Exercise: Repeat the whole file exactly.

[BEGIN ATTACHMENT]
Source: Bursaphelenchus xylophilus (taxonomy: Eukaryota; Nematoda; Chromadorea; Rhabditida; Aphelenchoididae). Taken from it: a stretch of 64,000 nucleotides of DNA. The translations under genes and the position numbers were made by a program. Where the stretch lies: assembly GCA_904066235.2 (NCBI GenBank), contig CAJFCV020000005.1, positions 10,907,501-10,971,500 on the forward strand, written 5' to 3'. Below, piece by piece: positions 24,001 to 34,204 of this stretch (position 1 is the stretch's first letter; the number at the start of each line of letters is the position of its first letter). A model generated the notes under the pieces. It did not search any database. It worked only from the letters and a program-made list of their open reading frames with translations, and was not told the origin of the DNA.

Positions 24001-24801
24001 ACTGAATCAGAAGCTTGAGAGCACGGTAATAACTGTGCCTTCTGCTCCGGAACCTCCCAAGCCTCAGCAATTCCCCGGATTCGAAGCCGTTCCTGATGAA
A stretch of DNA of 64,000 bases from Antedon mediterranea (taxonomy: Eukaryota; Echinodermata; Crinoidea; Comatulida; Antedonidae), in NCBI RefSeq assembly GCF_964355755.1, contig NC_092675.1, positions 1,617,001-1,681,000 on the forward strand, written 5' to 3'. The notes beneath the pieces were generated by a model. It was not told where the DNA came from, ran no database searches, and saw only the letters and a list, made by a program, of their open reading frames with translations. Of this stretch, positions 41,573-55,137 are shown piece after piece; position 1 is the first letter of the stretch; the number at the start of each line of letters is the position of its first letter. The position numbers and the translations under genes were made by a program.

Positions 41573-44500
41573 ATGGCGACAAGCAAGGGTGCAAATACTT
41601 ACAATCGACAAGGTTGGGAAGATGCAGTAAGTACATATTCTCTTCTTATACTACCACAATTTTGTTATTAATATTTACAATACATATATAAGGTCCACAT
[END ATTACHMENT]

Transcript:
Source: Bursaphelenchus xylophilus (taxonomy: Eukaryota; Nematoda; Chromadorea; Rhabditida; Aphelenchoididae). Taken from it: a stretch of 64,000 nucleotides of DNA. The translations under genes and the position numbers were made by a program. Where the stretch lies: assembly GCA_904066235.2 (NCBI GenBank), contig CAJFCV020000005.1, positions 10,907,501-10,971,500 on the forward strand, written 5' to 3'. Below, piece by piece: positions 24,001 to 34,204 of this stretch (position 1 is the stretch's first letter; the number at the start of each line of letters is the position of its first letter). A model generated the notes under the pieces. It did not search any database. It worked only from the letters and a program-made list of their open reading frames with translations, and was not told the origin of the DNA.

Positions 24001-24801
24001 ACTGAATCAGAAGCTTGAGAGCACGGTAATAACTGTGCCTTCTGCTCCGGAACCTCCCAAGCCTCAGCAATTCCCCGGATTCGAAGCCGTTCCTGATGAA
A stretch of DNA of 64,000 bases from Antedon mediterranea (taxonomy: Eukaryota; Echinodermata; Crinoidea; Comatulida; Antedonidae), in NCBI RefSeq assembly GCF_964355755.1, contig NC_092675.1, positions 1,617,001-1,681,000 on the forward strand, written 5' to 3'. The notes beneath the pieces were generated by a model. It was not told where the DNA came from, ran no database searches, and saw only the letters and a list, made by a program, of their open reading frames with translations. Of this stretch, positions 41,573-55,137 are shown piece after piece; position 1 is the first letter of the stretch; the number at the start of each line of letters is the position of its first letter. The position numbers and the translations under genes were made by a program.

Positions 41573-44500
41573 ATGGCGACAAGCAAGGGTGCAAATACTT
41601 ACAATCGACAAGGTTGGGAAGATGCAGTAAGTACATATTCTCTTCTTATACTACCACAATTTTGTTATTAATATTTACAATACATATATAAGGTCCACAT